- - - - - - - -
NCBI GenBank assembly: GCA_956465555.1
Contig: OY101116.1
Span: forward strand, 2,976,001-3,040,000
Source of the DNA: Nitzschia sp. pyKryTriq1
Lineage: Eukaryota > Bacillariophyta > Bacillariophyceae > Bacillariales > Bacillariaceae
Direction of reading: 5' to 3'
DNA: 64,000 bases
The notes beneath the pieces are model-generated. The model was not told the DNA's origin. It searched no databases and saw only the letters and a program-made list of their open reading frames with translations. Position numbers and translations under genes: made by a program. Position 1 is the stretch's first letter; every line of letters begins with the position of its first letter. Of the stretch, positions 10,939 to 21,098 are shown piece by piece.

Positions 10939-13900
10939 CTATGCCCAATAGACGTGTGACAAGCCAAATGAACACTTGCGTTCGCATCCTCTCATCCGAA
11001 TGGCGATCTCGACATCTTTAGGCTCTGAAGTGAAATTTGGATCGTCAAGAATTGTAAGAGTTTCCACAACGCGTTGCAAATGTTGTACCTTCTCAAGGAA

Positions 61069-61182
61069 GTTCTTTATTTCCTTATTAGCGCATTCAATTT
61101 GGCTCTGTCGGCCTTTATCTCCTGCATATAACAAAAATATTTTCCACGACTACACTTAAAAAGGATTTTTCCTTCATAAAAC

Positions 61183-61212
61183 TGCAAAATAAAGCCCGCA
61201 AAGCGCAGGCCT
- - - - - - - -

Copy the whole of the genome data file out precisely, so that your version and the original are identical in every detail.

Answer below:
NCBI GenBank assembly: GCA_956465555.1
Contig: OY101116.1
Span: forward strand, 2,976,001-3,040,000
Source of the DNA: Nitzschia sp. pyKryTriq1
Lineage: Eukaryota > Bacillariophyta > Bacillariophyceae > Bacillariales > Bacillariaceae
Direction of reading: 5' to 3'
DNA: 64,000 bases
The notes beneath the pieces are model-generated. The model was not told the DNA's origin. It searched no databases and saw only the letters and a program-made list of their open reading frames with translations. Position numbers and translations under genes: made by a program. Position 1 is the stretch's first letter; every line of letters begins with the position of its first letter. Of the stretch, positions 10,939 to 21,098 are shown piece by piece.

Positions 10939-13900
10939 CTATGCCCAATAGACGTGTGACAAGCCAAATGAACACTTGCGTTCGCATCCTCTCATCCGAA
11001 TGGCGATCTCGACATCTTTAGGCTCTGAAGTGAAATTTGGATCGTCAAGAATTGTAAGAGTTTCCACAACGCGTTGCAAATGTTGTACCTTCTCAAGGAA

Positions 61069-61182
61069 GTTCTTTATTTCCTTATTAGCGCATTCAATTT
61101 GGCTCTGTCGGCCTTTATCTCCTGCATATAACAAAAATATTTTCCACGACTACACTTAAAAAGGATTTTTCCTTCATAAAAC

Positions 61183-61212
61183 TGCAAAATAAAGCCCGCA
61201 AAGCGCAGGCCT